The pathophysiological role of APP in MS is complex but APP is a marker of cerebral lesions and a biomarker of disease progression and axonal damage in MS and EAE (Matías-Guiu et al., 2016). Recent genomic work suggests that APP may primarily be a marker of early neuronal stress in EAE (Herold et al., 2015). Thus, the reduction in APP observed in the cerebrum (where pathology is diffuse) may reflect a protective mechanism engaged by liraglutide treatment as the pathology develops and/or a reduction in peripheral and central nervous system inflammation in liraglutide-treated animals. Increased MnSOD levels may play a role in controlling buffering these stress signals. Liraglutide did not however affect APP in the brainstem, where- as expected based on the caudal-rostral nature of this model- the APP levels were significantly higher than the cerebrum. This likely reflects increased neuronal stress in the brainstem. This is supported by previous work in the brainstem of this model describing increased gene expression of pro-inflammatory cytokines, reduced anti-inflammatory cytokines yet no signs of cell death signaling (Pedersen et al., 2013).
Liraglutide treatment did not change GFAP expression in the brain although there tended to be an increase in the brainstem of treated animals. Astroglial up-regulation of GLP-1 receptors may be an important mechanism of action for GLP-1 agonism in the brain as GLP-1 receptors are up-regulated in reactive astroglia after cortical lesion (Chowen et al., 1999) and protect astrocytes in culture (Bao et al., 2015). Furthermore, reactive astroglia express neuroglobin in murine EAE (DellaValle et al., 2010), a neuroprotective protein that is up-regulated by liraglutide treatment (DellaValle et al., 2014). We look explore this mechanism further in future studies.
In this investigation we show a strong positive effect of a drug that is already approved for human use, with a well-described safety profile and good tolerance, apart from initial gastrointestinal side effects (Gejl et al., 2016). We demonstrate for the first time that liraglutide delays clinical disease progression in EAE. Moreover, this is associated with improved antioxidant capacity and reduced neuronal damage. Taken together with the promising results in Alzheimer's patients (Gejl et al., 2016), and the prevalence of metabolic disturbances in patients with MS, these data warrant further studies into GLP-1-based therapy as a future contributor to the MS treatment paradigm.
Substantial contributions to the conception, design of the work (BD, GB, BB, MG, AM, JR, AL); the acquisition, analysis, and interpretation of data for the work (BD, GB, AML, JR, AL); Drafted the work (BD, GB, AL) and revising it critically for important intellectual content (BD, GB, BB, MG, AML, AM, JR, AL); Final approval of the version to be published (BD, GB, BB, MG, AML, AM, JR, AL); Agreement to be accountable for all aspects of the work in ensuring that questions related to the accuracy or integrity of any part of the work are appropriately investigated and resolved (BD, GB, BB, MG, AML, AM, JR, AL).
The authors thank A.P. Møller foundation for the financial support.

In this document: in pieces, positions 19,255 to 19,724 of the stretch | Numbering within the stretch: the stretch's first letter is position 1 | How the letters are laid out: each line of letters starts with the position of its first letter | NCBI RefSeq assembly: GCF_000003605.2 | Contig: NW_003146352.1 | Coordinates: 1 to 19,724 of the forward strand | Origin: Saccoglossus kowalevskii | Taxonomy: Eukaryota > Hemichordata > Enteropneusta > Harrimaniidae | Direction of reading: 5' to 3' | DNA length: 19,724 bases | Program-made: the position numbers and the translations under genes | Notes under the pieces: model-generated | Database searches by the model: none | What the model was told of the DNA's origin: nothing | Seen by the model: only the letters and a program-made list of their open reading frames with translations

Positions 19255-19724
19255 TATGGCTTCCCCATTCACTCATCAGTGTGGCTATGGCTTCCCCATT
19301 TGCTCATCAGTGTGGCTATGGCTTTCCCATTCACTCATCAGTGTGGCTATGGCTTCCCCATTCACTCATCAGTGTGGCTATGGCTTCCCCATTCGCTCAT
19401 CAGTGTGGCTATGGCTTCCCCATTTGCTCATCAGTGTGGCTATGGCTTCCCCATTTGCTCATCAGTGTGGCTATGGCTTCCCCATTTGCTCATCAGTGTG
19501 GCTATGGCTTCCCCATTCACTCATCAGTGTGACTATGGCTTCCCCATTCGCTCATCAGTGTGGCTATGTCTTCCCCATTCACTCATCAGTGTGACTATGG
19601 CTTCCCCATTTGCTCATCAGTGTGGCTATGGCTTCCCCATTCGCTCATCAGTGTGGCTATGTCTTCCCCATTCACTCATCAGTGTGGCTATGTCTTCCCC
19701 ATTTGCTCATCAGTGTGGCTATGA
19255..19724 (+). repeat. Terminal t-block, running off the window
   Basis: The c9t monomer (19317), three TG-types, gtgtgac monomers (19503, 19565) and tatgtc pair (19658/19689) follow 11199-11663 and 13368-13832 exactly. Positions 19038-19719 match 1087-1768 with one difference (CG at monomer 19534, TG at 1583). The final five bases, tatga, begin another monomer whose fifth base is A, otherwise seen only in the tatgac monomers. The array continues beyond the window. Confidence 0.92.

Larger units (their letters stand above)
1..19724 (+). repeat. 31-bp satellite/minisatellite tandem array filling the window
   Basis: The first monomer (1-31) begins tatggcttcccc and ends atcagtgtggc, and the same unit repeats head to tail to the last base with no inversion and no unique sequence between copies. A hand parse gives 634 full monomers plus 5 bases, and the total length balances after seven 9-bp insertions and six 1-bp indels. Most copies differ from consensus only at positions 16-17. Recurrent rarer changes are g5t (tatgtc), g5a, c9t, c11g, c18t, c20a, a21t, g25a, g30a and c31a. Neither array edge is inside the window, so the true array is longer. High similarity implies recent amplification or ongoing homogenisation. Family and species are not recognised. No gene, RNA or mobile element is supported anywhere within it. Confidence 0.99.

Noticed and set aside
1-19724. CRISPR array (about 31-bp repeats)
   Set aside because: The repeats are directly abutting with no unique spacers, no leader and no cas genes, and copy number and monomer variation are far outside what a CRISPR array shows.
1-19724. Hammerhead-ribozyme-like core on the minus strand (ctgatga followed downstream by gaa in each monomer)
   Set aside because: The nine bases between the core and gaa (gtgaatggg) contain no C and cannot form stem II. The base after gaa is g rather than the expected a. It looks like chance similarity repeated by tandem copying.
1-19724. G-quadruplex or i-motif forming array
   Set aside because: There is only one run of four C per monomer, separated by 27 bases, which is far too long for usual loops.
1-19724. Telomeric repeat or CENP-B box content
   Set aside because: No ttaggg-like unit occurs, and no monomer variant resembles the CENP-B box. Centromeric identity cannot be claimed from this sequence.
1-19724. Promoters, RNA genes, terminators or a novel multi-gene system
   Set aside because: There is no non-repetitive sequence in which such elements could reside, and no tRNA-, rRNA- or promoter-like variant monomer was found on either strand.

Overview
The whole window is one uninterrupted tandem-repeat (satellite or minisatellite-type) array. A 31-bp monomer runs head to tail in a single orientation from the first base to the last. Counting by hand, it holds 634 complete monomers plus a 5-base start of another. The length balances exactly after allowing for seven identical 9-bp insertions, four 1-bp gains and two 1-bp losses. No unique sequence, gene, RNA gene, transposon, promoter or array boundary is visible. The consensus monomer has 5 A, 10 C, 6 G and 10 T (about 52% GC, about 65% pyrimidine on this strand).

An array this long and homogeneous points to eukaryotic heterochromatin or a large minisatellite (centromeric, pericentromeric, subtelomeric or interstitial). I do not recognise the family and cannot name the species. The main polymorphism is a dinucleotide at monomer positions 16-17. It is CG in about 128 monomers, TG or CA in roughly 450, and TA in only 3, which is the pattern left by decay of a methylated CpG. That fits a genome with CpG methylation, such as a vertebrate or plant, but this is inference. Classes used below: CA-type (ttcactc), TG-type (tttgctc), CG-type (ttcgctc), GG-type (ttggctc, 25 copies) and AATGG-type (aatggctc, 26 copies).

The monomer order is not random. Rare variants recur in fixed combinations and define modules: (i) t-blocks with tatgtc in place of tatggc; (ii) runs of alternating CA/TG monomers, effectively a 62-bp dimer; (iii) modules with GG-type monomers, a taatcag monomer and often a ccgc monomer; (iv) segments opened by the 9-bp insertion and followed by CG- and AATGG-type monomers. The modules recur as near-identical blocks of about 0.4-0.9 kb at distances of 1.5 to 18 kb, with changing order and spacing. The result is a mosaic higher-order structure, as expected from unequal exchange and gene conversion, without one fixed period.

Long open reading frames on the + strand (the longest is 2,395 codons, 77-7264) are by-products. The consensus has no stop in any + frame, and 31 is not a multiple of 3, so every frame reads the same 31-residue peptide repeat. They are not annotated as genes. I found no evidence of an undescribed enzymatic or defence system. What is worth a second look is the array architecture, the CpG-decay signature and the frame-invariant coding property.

Conflict of Interest Statement
The work of this paper has been performed as independent scientific work with no interferences from any third party. Aarhus University has filed a patent in relation to the findings (Inventor: AL).
The other authors declare that the research was conducted in the absence of any commercial or financial relationships that could be construed as a potential conflict of interest.
The authors would like to acknowledge the technical abilities of the animal caretakers at the Aarhus animal stables, in particular the dedicated and skillful help of Dorte Hermansen and laboratory technician Henriette Gram Johanson. We thank Bente Klarlund for the use of the CCD camera. We acknowledge Frederik Dagnæs, Jørgen Kurtzhals, Henrik Hasseldam, and Casper Hempel for productive discussions.
APP, Amyloid precursor protein; DK, Denmark; EAE, Experimental autoimmune encephalitis; GAPDH, Glyceraldehyde 3-phosphate dehydrogenase; GLP-1, Glucagon-like peptide-1; GFAP, Glial fibrillary acidic protein; MnSOD, Manganese superoxide dismutase; MS, Multiple Sclerosis.
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Keywords: GLP-1, EAE, multiple sclerosis, liraglutide, MS, MnSOD, APP
Citation: DellaValle B, Brix GS, Brock B, Gejl M, Landau AM, Møller A, Rungby J and Larsen A (2016) Glucagon-Like Peptide-1 Analog, Liraglutide, Delays Onset of Experimental Autoimmune Encephalitis in Lewis Rats. Front. Pharmacol. 7:433. doi: 10.3389/fphar.2016.00433
Received: 19 August 2016; Accepted: 31 October 2016;
Published: 18 November 2016.
Edited by:Maria Angela Sortino, University of Catania, Italy
Reviewed by:Christian Hölscher, Lancaster University, UK
Guadalupe Mengod, Spanish National Research Council, Spain
Copyright © 2016 DellaValle, Brix, Brock, Gejl, Landau, Møller, Rungby and Larsen. This is an open-access article distributed under the terms of the Creative Commons Attribution License (CC BY). The use, distribution or reproduction in other forums is permitted, provided the original author(s) or licensor are credited and that the original publication in this journal is cited, in accordance with accepted academic practice. No use, distribution or reproduction is permitted which does not comply with these terms.
*Correspondence: Agnete Larsen, firstname.lastname@example.org
†These authors have contributed equally to this work.